Build 18272 (19H1) pushed out to Insiders on the Fast ring today (and also available in ISO form) includes some input improvements and new sign-in options for Windows Hello.
Microsoft’s first Windows 10 feature updates used the "Threshold" codename, but the software giant switched to using "Redstone" for the Anniversary, Creators, Fall Creators, April 2018, and October 2018 updates.
The software giant went with "19H1" for the update due out next spring (the April 2019 Update possibly), but it plans to change its naming convention once again for the update that's scheduled to be released in October 2019.
If you’ve ever wondered what Windows 10 would be like if it had been released at the end of the last century, then take a look at Windows 10 -- 1990s Edition. Who needs Cortana when you can have Clippy helping you out?
Three-hundred-and-six in a series. Welcome to this week's overview of the best apps, games and extensions released for Windows 10 on the Windows Store in the past seven days.
Microsoft is still working on getting the next feature update for Windows 10 ready for wider distribution. The company had to pull the upgrade days after initial release because of data loss issues.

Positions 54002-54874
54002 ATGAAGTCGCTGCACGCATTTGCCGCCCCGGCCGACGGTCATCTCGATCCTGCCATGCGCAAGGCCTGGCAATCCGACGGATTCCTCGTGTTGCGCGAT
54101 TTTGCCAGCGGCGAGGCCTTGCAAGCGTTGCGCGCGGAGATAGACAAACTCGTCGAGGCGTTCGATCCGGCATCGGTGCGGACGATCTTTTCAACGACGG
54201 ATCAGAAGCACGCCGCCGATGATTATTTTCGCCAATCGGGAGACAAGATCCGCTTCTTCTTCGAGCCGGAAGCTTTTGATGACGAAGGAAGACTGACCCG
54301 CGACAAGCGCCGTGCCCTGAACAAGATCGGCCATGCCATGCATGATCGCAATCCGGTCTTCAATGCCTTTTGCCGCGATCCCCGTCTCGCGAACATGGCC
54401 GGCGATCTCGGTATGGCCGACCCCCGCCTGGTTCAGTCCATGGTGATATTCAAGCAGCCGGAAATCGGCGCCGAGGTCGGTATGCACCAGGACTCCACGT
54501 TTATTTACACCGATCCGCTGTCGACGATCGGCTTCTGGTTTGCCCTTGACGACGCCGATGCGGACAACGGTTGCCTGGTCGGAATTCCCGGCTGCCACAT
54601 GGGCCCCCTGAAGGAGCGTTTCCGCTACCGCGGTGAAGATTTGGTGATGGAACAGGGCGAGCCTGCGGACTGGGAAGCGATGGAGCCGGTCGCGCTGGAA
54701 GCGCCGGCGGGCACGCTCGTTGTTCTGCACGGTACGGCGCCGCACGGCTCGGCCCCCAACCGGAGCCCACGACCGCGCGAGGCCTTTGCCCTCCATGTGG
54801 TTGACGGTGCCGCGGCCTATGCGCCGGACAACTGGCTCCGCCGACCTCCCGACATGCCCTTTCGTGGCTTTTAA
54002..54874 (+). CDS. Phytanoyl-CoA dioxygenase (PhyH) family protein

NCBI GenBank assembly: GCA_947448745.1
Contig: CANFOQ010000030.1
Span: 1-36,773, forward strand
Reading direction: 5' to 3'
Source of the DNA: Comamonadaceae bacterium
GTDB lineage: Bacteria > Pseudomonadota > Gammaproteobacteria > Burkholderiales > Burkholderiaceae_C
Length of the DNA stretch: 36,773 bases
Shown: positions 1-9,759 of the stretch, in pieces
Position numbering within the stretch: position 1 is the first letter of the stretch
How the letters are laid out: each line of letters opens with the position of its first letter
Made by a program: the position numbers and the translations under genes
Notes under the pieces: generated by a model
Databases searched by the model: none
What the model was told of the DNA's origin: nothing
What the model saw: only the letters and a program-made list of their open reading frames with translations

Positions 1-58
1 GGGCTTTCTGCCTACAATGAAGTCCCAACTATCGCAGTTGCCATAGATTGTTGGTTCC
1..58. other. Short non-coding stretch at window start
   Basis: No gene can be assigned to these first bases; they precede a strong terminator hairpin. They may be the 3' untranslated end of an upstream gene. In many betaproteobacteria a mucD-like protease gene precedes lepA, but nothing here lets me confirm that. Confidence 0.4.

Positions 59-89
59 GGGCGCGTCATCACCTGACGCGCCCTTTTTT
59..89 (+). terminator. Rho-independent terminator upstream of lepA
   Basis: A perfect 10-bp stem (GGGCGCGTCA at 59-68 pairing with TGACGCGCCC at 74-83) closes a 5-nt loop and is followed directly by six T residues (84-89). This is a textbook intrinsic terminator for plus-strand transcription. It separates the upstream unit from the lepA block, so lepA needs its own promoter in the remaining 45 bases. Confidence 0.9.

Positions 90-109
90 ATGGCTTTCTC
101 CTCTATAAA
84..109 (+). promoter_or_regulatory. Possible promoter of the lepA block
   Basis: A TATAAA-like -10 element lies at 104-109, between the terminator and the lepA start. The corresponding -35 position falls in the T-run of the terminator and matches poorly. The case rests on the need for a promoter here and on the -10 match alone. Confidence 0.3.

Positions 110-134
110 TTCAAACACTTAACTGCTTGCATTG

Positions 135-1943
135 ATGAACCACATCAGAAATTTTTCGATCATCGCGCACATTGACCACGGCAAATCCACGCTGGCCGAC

Build 18267 for Insiders on the Fast ring, introduces -- among other things -- the ability for the OS to index all of your folders and drives, to make finding files on your PC much easier.
As you know by now, Microsoft was forced to put the Windows 10 October 2018 Update on ice following reports that it was deleting user files. What made the problem even worse was Insiders had reported that issue to Microsoft months ago, but the software giant failed to address it.
While the feature update is back in testing, non-Insiders have been discovering additional problems with it. First up, if you use the built-in zip tool to extract a file to a folder where a version of that file already exists (even if it has different data), nothing will actually happen.
While many people use Windows 10 every day, I sometimes wonder how many actually enjoy doing so. Look, Microsoft's operating system is very popular, but that could be largely out of habit. The interface is very inconsistent, and with aggressive telemetry, it can feel like you are being spied on too. Computers running Microsoft's OS are prone to malware, and even worse, users could find their important files deleted! Hell, even the Surface hardware feels uninspired these days. Once people start looking at alternatives, such as the excellent Linux-based Chromebooks, they may wonder why they need Windows 10 at all.
For education in particular, many schools find Chromebooks safer and easier to manage. Not to mention, they can be quite cost effective too. So it should come as no surprise that a major country has chosen Chromebooks over Windows 10 devices for education. What is the country of which I speak? New Zealand. You see, all public schools there now have access to Chrome Education licenses.
Three-hundred-and-five in a series. Welcome to this week's overview of the best apps, games and extensions released for Windows 10 on the Windows Store in the past seven days.